Mencap Cymru director Wayne Crocker said of the exhibition: “I very much hope that those who visit will be impressed by the stories they see but more importantly will see the amazing contributions people with a learning disability make to our communities in Wales.”

Anyone recognising the people in the photos or who have stories to tell should contact Mencap Cymru.

You can find out more on Twitter @hiddennowheard or visit the Facebook page.

Groundbreaking digital project to tackle domestic violence

With today the United Nations’ International Day for the Elimination of Violence Against Women, I was interested to hear of a scheme from the States that aims to help abused women find support online within seconds.

The web is full of information about domestic violence, but searching for local, reliable and relevant services often means trawling through and weeding out old information and advert-laden sites.

The recently launched American resource Domestic Shelters seeks to put that right. “Aggregating an ocean of information into a single place” is how project leaders refer to the scheme.

The newly launched project, a partnership between the American National Coalition Against Domestic Violence and charity Theresa’s Fund, says it is the first and largest fully searchable directory of domestic violence projects in the US, and includes around 3,000 places for women to find help quickly and easily.

Users enter their location, language and service preferences (emergency shelter, for example, or advice), and at a click, can find the nearest, most appropriate support. Recognising the fact that people increasingly use phones and tablets to conduct searches website is optimised for such devices.

I don’t know enough about the American support system to comment on the quality of resources people find via the new website, nor their accessibility, but the project got my interest as it comes at a time when domestic violence refuges in the UK are at crisis point.

One in four women (and one in six men) in the UK will be a victim of domestic violence during their lifetime, according to research. Two women a week are killed by a current or former male partner.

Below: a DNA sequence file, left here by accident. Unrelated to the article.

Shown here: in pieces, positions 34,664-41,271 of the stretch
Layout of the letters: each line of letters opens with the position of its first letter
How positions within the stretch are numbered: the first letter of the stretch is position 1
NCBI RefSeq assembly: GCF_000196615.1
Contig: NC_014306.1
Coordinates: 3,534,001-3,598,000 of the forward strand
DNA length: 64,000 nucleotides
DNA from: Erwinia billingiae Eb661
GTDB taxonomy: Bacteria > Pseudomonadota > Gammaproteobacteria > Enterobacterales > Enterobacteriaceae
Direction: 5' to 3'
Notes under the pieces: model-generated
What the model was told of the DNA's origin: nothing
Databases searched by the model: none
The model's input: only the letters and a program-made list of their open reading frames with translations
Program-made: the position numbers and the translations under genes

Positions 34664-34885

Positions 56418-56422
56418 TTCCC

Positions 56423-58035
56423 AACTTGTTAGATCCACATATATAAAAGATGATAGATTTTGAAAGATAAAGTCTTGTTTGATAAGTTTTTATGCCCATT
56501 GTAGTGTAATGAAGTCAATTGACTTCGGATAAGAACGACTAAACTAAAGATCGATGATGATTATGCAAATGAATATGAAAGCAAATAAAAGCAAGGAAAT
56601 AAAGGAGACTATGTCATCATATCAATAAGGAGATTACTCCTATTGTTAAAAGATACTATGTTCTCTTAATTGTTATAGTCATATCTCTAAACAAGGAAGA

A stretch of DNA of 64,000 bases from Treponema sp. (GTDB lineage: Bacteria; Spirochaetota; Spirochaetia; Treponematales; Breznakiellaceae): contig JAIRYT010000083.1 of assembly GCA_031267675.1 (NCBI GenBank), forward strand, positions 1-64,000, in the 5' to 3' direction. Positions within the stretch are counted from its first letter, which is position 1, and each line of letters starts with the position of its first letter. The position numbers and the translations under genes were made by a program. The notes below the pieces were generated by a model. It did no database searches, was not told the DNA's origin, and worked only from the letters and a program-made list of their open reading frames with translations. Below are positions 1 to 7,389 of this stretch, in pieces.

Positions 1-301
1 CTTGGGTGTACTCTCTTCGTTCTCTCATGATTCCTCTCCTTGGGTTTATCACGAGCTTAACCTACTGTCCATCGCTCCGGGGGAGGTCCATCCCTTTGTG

This is what one domestic violence campaigner and writer, Sarafina Bianco, has said about the project: “If this site had been around while I was searching for help, I probably could have started my healing journey much sooner.”

She adds: “When I was preparing to leave my abuser, I did not know there were non-profits working to support survivors of domestic abuse, so I secretly planned by myself, hoping my logic would surface at a time when I was truly panicking and in a traumatic state. That was five years ago. Even after leaving and finding out there were resources, it took several Google searches to find the local non-profits in my area.

“Still, I couldn’t help but wonder, if it was difficult for me to find them after leaving, how someone still in their abusive relationship could find them without getting caught…Domesticshelters.org streamlines a very important process for any person, at any point in their recovery, to find the nearest service providers who will help them begin thriving in society once more.”

While the project only launched a couple of months ago, you can see how its benefit may go beyond the immediate goal of signposting to the right support; in time, depending on how its search terms and traffic are analysed and the results shared, it might shed some light on the kinds of services the country needs more of.

Why did the Salvation Army fail to act on my claims of sexual abuse?

A woman who complained 16 years ago of being abused by charity personnel in the 1970s now wants an inquiry:

The Salvation Army failed to investigate allegations of historical child abuse, according to a woman who told the charity 16 years ago that four of its members had sexually assaulted her in the 1970s.

In 1998, Lucy Taylor (not her real name) told the Salvation Army that four men at her local branch of the charity in the north of England had abused her. Her story suggests she was groomed from the age of 10, assaulted from 12 years old and the abuse continued for eight years until she left the organisation.

Taylor says her complaints were not handled seriously either at the local branch, known as a “citadel”, which was at the centre of her allegations, or at the national headquarters in London. When she later approached police, an investigation resulted in two of the four men being arrested on suspicion of indecent assault. They were later released without charge. For legal reasons the Guardian cannot name the alleged victim, now in her 50s, or the men.

Taylor says: “I want somebody to take me seriously – listen to my problem and help me sort this out”. She adds of her alleged abusers: “I just want them to realise what they’ve done to me [but] part of me doesn’t, part of me doesn’t want them to know how it’s upset me and ruined my life.” Read the rest of my interview and report on the Guardian website.